New pensions minister Ros Altmann must continue with the package of bold reforms that her predecessor began and focus on encouraging a “rebirth of savings culture” in the UK, Michael Johnson has said.
Johnson, a research fellow at the Centre for Policy Studies (CPS) think tank, outlined what he believes the Ros Altmann’s key priorities should be as she takes control of the pensions brief.
The government yesterday confirmed her life peerage was going ahead as planned. She will become a Conservative baroness in the House of Lords and pensions minister under the Tory administration.
A CPS report released on 15 May, Some suggestions for the new pensions minister, urges Altmann to continue the work overseen by Steve Webb and outlines 16 additional measures to foster a greater savings culture.
Johnson said his suggestions were cost-neutral from a Treasury perspective and if implemented sensitively would “lead to both independent and prosperity for individuals in their retirement and greater sustained economic growth for the whole nation”.
Within the list, he called for pot-follows-member to be scrapped in favour of an aggregation scheme and for NEST, and other pension schemes, to establish a collective drawdown facility.
He also calls for a single rate of pensions tax relief and for the state pension triple lock to be scrapped by 2020.
Here are his ideas
1. Establish a grand vision for saving. Suggestion: to encourage a broad-based savings culture, with the aim of raising the nation’s household savings ratio from 5.9% (Q4 2014) to the 1980’s average of 13%, say.
2. Devise a strategy to realise that vision, while adhering to the following guiding principles:
• the pursuit of simplification, transparency and intergenerational fairness should trump commercial interests. In other words, put the saver first;
• regulation rarely engenders trust between consumers and the industry. Robust, fiduciary, trust-based governance is likely to be much more effective;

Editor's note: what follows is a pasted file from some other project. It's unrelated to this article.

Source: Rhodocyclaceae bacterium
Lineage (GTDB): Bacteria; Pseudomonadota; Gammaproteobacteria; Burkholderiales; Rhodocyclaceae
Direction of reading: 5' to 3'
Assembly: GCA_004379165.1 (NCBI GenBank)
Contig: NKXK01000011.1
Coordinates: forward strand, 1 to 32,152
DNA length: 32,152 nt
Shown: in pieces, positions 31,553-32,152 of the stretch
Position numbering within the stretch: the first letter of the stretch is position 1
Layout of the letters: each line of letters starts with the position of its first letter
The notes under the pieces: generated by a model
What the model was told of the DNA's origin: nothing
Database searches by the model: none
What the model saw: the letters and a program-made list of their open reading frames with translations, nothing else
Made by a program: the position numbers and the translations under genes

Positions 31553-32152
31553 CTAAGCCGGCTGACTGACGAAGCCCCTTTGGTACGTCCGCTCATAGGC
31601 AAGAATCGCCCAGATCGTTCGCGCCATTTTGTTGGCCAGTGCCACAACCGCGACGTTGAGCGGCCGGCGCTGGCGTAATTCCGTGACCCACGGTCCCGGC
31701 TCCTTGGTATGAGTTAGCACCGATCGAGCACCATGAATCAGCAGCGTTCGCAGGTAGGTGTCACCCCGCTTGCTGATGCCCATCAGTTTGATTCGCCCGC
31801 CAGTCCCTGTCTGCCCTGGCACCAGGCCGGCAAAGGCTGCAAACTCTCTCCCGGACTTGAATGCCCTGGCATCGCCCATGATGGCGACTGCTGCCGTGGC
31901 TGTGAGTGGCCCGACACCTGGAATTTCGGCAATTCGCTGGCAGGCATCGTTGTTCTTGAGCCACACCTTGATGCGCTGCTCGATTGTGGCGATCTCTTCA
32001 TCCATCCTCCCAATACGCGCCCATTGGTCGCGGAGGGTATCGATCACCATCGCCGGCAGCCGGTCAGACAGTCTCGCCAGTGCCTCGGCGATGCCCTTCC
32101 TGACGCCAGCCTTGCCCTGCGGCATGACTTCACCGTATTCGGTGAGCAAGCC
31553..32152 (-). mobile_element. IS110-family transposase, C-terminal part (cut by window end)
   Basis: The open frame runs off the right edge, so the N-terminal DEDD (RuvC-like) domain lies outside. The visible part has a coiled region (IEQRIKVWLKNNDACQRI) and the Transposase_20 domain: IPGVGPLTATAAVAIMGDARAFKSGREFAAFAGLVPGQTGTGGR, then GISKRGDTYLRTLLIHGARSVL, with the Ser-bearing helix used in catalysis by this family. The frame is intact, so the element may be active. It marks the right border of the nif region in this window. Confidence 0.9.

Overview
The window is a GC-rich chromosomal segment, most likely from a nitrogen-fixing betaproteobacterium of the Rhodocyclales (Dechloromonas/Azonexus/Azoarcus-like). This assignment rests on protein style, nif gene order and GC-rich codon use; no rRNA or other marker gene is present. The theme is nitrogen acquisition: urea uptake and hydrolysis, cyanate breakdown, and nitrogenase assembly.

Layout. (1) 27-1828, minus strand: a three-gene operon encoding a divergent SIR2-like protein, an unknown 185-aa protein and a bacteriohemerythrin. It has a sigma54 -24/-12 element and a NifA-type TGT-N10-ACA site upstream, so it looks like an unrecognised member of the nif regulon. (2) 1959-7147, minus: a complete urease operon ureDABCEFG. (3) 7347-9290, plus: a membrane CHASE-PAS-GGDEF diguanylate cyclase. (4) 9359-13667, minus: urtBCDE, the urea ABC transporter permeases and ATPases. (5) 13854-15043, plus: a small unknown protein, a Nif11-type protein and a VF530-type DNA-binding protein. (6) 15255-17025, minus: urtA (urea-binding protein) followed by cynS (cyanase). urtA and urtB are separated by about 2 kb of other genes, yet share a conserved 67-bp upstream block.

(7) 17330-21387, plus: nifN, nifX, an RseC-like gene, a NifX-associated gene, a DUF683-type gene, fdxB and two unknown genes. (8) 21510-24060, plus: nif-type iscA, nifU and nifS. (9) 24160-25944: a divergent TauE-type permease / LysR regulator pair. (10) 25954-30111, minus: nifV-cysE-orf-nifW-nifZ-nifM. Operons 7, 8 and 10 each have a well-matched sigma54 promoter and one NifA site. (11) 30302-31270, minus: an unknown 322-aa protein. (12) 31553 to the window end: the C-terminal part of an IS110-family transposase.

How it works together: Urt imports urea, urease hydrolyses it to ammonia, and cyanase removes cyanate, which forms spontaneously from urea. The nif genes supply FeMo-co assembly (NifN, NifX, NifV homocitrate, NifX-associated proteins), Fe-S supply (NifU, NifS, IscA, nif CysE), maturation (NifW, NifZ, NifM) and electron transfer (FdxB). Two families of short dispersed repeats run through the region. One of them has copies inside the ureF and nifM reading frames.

• costs are controllable; asset performance, by and large, is not;
• bear in mind that few enter the financial services industry with the expressed purpose of enriching others. The consumer suffers accordingly; and
• attracting cross-party political consensus on pensions policies is a virtue.
3. Rapidly increase today’s private pension age of 55 (scheduled to rise to 57 in 2028) to 60 in 2024, i.e. by a year every two years, commencing in 2016.
4. Seek to eliminate the industry’s profitable inefficiencies and ‘rent-seeking behaviours’.
5. Monitor the roll-out of auto-enrolment into workplace pensions, particularly SMEs’ opt-out rates.
6. Include ISAs in the auto-enrolment legislation, branded the Workplace ISA.
7. Rapidly sort out the small pots problem. Scrap pot-follows-member in favour of aggregation.
8. Establish a few “value for money” benchmarks, then identify the key policy levers that would help deliver them when (i) accumulating and (ii) accessing savings.
9. Encourage NEST (and its competitors) to develop a collective drawdown capability to enable retirees to pool their longevity risk.
10. Establish a not-for-profit national annuities auction house to automate the process of shopping around, adding to pricing tension and transparency.
11. Simplify the regulatory framework.
Pensions related but Treasury domain
1. Simplify the tax framework: combine National Insurance Contributions (NICs) and income tax into one earnings tax.
2. Signal that the triple lock indexation of the state pensions (the maximum of earnings, prices and 2.5%) will cease in 2020, to be replaced by CPI.
3. Replace today’s tax relief framework for pensions contributions with a simple 50p per £1 saved, up to an annual allowance of £8,000, paid irrespective of taxpaying status. Cap total combined annual ISA and pensions contributions at £30,000 and scrap the lifetime allowance.
4. Map a course to pure defined contribution for public service Pensions.
5. Combine the 101 disparate Local Government Pension Scheme funds into a single fund with four separate, competing, asset allocators.[/su_note]